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Re:Adjective endings

Postby Episcopus » Fri Jul 25, 2003 2:23 pm

[quote author=benissimus link=board=3;threadid=267;start=60#1941 date=1059098158]<br />Hehe, Latin would make messages shorter without making you look like an illiterate :D<br />[/quote]<br /><br />I agrizzle!! so much shorter...eg copiis rõmãnis nocebantur<br />=the roman abundances were being harmed ;D<br />some one make a latin sentence out of an english one, try to quarter it ::) <br /><br />anyhizzle, multi equizzles ad magna opidizzle copiizzle frumentizzle portant. <br />multãs feminizzles mulcebizzle quia pulchrizzle erizzle.<br /><br />=neo latin<br /><br />
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Re:Adjective endings

Postby Milito » Mon Jul 28, 2003 1:32 pm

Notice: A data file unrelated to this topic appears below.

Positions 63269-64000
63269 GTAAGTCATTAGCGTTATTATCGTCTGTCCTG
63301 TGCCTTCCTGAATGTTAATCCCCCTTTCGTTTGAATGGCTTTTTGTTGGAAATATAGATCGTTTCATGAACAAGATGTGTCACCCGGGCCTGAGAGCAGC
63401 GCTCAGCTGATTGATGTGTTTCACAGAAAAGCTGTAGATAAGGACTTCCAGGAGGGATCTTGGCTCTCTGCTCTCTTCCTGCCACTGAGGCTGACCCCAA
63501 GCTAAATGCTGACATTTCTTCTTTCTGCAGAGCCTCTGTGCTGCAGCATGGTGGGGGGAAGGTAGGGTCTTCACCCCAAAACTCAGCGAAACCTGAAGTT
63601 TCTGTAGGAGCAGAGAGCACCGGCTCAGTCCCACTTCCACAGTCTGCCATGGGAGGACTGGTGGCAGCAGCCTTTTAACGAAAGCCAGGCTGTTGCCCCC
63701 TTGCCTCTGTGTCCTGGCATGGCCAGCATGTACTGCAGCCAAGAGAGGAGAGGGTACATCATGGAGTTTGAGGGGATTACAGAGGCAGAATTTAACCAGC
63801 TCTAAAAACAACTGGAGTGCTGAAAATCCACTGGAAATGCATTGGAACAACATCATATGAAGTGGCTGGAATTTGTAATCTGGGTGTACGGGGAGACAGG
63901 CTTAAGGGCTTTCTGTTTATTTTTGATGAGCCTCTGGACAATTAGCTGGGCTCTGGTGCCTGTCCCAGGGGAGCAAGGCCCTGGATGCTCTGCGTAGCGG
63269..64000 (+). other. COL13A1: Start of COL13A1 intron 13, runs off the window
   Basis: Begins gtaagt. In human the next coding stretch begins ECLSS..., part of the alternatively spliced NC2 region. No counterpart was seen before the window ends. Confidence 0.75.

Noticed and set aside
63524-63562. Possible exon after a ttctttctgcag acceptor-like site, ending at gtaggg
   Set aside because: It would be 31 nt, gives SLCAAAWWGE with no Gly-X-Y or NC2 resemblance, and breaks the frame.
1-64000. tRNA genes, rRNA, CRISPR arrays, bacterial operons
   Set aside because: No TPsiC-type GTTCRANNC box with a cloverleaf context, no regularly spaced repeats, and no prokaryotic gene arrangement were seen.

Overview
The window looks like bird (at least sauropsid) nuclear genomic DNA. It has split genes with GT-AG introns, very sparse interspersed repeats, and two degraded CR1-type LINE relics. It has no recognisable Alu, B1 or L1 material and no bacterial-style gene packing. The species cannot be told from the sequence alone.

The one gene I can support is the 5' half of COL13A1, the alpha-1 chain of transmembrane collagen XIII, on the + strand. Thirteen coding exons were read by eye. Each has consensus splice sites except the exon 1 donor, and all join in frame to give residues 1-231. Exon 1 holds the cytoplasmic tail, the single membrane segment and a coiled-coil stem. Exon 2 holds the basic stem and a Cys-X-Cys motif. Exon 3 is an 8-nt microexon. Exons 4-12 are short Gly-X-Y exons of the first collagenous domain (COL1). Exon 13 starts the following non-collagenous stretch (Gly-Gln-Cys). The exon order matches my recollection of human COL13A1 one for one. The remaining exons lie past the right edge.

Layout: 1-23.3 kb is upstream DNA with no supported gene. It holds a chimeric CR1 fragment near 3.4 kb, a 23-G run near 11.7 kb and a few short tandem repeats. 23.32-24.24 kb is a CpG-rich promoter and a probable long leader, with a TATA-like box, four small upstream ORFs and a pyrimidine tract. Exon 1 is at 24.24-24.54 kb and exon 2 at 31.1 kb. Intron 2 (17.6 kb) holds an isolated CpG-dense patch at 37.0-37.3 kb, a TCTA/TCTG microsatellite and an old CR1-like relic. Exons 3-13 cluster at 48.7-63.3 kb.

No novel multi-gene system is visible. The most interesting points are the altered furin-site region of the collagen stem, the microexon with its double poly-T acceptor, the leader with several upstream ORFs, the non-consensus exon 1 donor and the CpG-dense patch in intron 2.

[quote author=bingley link=board=3;threadid=267;start=60#1949 date=1059106232]<br /><br />We're not sloppy at all (well all right some people are, but no doubt the average Tomus, Ricardus, et Haroldus used language that made Cicero cringe). Just because Latin needs to say lingua latina loquor, doesn't mean English has to say I speak the English language. Unfortunately, the grammar we use to talk about English was originally used for Latin -- a completely different language. Just as our spelling is a terrible mess partly because we use an alphabet designed for Latin rather than one designed for English, which has a lot more sounds (about 40 I think), so grammar lessons are difficult because we're using a tool designed to do something else. [/rant]<br />[/quote]<br /><br />You're correct - we don't **have** to say "I speak the English language" to be correct these days. But nevertheless, it's what we mean when we say "I speak English"! :)<br /><br />A large part of the difficulty with the Spelling of English also stems from the Invention of the Dictionary, which standardized spelling, at a time when a lot of those extraneous sounds in so many words were still being pronounced - eg: "Daughter" didn't then sound like "dotter", but more like the result of a collision between "docter" and "dogger"..........<br /><br />I suppose I should de-generalize the comment on "sloppy" - though I did get a kick out of "Tomus, Richardus et Haroldus", and you're probably right about Cicero cringing - by saying that what we're speaking now would have been considered incredibly sloppy, so far as grammar goes, 200 years ago, and our pronounciation completely alien. That's what makes English a living language - not only does it keep swallowing up other languages' words whole, like some linguistic black whole, but it keeps changing its own grammar and accepted rules of word usage and pronounciation even over ten-year spans. It also has developed its own little occupational sub-dialogs.... (which I would have had to spell "dialogues" not long ago....) It's truly amazing to watch it (so to speak...) morph before your eyes (ears?) even while you watch it change in ways you may wish it had avoided. Or, anyway, I find it so................ But as observed before, I'm a little weird myself.......<br /><br />Kilmeny